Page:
Sleep Deprivation Effects: What Happens When You Lack Sleep?
Sleep deprivation effects are widespread, and may be effecting your body and mind more than you think.
I know that I've felt like the man in the picture many times in my life! When I have been sleep deprived, I have done embarassing things like:
Thought I heard someone talking to me...but no one was there
Fallen asleep with my head on my desk in college
Repeated myself multiple times while talking to a friend...or even worse, forgot what I was saying mid-sentence
Felt like the person talking to me was speaking in slow motion (blah...blah...blah...)
Forgot to run errands, give my children their medicine, remember appointments--the effects on my memory has a never-ending list!
Fell asleep sitting up (okay, so that still happens...I never said that I was perfect!)
"Sleep Deprivation has become one of the most significant causes of error and accident throughout our society"
Sleep Deprivation Facts
Did you know?...
Annual sleep-related accidents in transportation alone claim over 5,000 lives, cause hundreds of thousands of injuries, and assess a cost in the billions in health care costs, death, lost productivity, and damage to property.
Sleep loss is cumulative. The sleep debt and chronic sleep deprivation are comouflaged by endogenuous and exogenous stimulation and circadian rhythm effects. Thus, an individual may not feel sleepy at one time of day, but may experience the sudden onset of completely disabling drowsiness when all stimulating influences are withdrawn (which explains many of our sleep-related accidents).
Napping can immediately reduce dangerous drowsiness.
Sleep deprivation statistics show that 40 percent of Americans (about 100 million) are sleep deprived.
Causes of Sleep Deprivation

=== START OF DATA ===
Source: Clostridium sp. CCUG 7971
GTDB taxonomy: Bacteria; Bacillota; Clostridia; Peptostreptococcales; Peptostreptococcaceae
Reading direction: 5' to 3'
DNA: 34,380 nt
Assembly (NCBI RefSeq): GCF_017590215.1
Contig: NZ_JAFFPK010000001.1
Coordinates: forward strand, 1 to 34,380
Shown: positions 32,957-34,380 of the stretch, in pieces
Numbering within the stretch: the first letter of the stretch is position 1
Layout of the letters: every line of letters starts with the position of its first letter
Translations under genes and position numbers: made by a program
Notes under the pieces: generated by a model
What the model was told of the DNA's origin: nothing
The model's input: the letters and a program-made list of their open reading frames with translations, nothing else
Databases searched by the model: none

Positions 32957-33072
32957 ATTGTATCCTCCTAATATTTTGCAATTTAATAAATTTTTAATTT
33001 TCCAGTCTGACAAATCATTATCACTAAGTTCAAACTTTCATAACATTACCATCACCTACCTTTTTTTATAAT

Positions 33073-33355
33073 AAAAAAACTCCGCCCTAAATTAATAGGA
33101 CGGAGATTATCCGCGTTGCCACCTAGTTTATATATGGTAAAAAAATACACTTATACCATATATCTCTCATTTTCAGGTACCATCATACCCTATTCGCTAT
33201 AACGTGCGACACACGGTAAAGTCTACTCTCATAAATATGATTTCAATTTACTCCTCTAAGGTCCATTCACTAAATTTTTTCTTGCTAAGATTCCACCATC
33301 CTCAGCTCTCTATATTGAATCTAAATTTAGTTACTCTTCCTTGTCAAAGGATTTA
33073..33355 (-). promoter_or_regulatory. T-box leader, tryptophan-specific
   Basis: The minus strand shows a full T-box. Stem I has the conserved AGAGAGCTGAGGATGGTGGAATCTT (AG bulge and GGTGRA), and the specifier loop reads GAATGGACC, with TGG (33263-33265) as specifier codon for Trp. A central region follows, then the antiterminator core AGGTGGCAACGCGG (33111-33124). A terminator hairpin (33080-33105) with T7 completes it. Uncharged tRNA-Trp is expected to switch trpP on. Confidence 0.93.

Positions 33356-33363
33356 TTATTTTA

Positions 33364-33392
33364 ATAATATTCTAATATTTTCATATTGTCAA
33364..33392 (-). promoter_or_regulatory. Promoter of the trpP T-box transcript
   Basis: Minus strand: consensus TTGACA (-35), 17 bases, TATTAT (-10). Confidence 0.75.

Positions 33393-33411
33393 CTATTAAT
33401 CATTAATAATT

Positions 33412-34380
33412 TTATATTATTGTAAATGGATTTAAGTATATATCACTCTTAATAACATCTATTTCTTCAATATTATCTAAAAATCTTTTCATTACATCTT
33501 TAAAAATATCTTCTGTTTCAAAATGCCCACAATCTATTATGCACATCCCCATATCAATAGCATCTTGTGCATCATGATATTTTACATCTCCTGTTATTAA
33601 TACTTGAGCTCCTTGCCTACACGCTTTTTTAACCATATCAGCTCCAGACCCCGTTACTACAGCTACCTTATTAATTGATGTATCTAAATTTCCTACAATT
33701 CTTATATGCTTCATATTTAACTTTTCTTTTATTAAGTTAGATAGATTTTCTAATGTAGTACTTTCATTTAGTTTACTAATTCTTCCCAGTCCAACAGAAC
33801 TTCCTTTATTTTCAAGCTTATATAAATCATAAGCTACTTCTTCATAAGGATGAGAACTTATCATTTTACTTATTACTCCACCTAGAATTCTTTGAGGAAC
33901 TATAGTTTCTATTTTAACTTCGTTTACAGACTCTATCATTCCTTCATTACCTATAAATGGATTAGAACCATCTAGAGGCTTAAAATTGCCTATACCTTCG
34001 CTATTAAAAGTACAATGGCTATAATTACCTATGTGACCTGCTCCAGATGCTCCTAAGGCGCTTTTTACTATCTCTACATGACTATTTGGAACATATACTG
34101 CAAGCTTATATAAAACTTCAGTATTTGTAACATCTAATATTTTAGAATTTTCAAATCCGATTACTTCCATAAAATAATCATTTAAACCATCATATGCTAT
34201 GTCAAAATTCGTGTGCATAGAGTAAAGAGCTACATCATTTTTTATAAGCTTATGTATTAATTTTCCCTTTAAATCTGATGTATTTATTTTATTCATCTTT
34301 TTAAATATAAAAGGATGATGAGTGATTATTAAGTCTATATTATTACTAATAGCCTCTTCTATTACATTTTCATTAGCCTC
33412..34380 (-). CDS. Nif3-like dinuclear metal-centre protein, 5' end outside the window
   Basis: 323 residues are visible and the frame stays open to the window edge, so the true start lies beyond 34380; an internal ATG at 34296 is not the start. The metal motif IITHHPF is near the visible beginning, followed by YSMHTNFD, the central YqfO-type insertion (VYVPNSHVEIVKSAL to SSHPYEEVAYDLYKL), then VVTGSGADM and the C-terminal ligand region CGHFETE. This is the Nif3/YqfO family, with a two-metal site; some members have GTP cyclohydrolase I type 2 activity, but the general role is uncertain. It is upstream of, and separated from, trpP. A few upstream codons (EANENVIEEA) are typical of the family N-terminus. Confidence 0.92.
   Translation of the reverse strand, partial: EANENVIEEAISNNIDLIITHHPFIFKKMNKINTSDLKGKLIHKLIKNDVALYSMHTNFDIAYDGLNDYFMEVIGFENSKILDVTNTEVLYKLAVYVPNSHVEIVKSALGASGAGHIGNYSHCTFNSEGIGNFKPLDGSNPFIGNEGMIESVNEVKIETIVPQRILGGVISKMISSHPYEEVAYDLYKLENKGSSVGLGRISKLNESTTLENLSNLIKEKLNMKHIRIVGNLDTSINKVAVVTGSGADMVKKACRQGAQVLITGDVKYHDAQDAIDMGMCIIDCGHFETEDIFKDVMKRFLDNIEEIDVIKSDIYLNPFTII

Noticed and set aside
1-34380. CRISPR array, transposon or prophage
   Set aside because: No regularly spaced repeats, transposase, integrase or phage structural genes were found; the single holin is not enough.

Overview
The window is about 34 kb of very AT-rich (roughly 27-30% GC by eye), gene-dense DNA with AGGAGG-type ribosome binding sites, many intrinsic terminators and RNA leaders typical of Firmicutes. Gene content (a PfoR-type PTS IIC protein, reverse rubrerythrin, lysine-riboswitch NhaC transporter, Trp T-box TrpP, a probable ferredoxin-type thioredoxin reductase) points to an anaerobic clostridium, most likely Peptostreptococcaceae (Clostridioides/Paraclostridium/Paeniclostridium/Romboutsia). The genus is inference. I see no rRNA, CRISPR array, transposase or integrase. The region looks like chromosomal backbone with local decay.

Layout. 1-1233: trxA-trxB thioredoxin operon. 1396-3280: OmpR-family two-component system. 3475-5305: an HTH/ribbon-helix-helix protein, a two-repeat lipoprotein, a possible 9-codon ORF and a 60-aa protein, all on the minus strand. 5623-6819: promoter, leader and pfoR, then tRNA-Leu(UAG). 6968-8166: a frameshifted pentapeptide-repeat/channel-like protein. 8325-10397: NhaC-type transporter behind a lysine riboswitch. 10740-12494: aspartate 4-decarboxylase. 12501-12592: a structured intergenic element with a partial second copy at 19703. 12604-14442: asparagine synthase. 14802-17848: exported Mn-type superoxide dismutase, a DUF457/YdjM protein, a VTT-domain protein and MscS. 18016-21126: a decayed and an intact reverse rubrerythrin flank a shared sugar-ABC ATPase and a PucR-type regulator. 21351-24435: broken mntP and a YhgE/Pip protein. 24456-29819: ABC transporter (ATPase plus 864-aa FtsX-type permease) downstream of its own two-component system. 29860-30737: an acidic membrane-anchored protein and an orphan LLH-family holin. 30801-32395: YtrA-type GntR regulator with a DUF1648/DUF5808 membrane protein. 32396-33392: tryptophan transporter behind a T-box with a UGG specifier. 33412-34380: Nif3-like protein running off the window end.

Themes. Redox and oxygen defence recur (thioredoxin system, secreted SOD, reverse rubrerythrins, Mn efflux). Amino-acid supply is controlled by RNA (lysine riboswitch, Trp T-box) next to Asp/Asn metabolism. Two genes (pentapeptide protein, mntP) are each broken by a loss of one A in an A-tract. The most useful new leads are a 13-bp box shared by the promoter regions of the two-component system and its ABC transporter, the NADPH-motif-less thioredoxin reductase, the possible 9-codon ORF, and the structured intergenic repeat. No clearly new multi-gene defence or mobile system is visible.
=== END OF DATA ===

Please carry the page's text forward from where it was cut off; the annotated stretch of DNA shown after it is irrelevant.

The causes of sleep deprivation are both voluntary and involuntary. Sometimes we simply ignore the sleep that we need, but at other times our body is incapable of getting our required hours of sleep per night (due to illness, insomnia, etc.). Click here to read about sleep deprivation causes, and how you can avoid them.
Symptoms of Sleep Deprivation
Some obvious signs of sleep deprivation are:
Fall asleep while driving;
Struggle to stay awake when inactive, such as when watching television or reading;
have difficulty paying attention or concentrating at work, school, or home;
Have performance problems at work or school;
Are often told by others that you are sleepy;
Have difficulty remembering;
Difficulty controlling your emotions, or
take naps on most days.
Sleep Deprivation in Children
The effects of sleep deprivation on babies and children are a real problem for their mental, physical, and emotional development. What are the symptoms sleep deprivation and the common effects of sleep deprivation in young children? Click Here to find out.
Sleep Deprivation on Teens
Is your teen just being lazy, or is he/she actually suffering from teen sleep deprivation? Find out more about this trend in our society, and what you can do to turn your teen's sleeping habits around.
Sleep Deprivation in College Students
College students are one of the most sleep deprived people in our population. One sleep deprivation study showed that about 60 percent of college students are sleep deprived, and about 30 percent of them fall asleep in class at least once a week!
For most people, sleep deprivation and college go hand in hand. It's usually the first time that you're "on your own", and you tend to make poor choices about your health when faced with endless freedom. Late night parties or study sessions eventually catch up with you.
Remember that college students need just as much sleep as any other adult. Lack of sleep will effect the education and grades that you are receiving.
Sleep Deprivation studies have shown that students who get A's and B's get an average of a total of 35 minutes more sleep per night than those that get D's and F's. And, their sleep is consistent--meaning that they go to bed at the same time during the week as they do on weekends.
Effects of Sleep Deprivation
Not only do the effects of sleep deprivation take a mental toll on your body, but they also effect you physically and emotionally. Learn to recognize sleep deprivation symptoms to avoid these unpleasant effects.
"Over the past 100-125 years, we have reduced our average nightly total sleep time by over 20 percent. Yet, no available scientific evidence suggests that we have developed a reduced need for sleep or that our ancestors slept too much"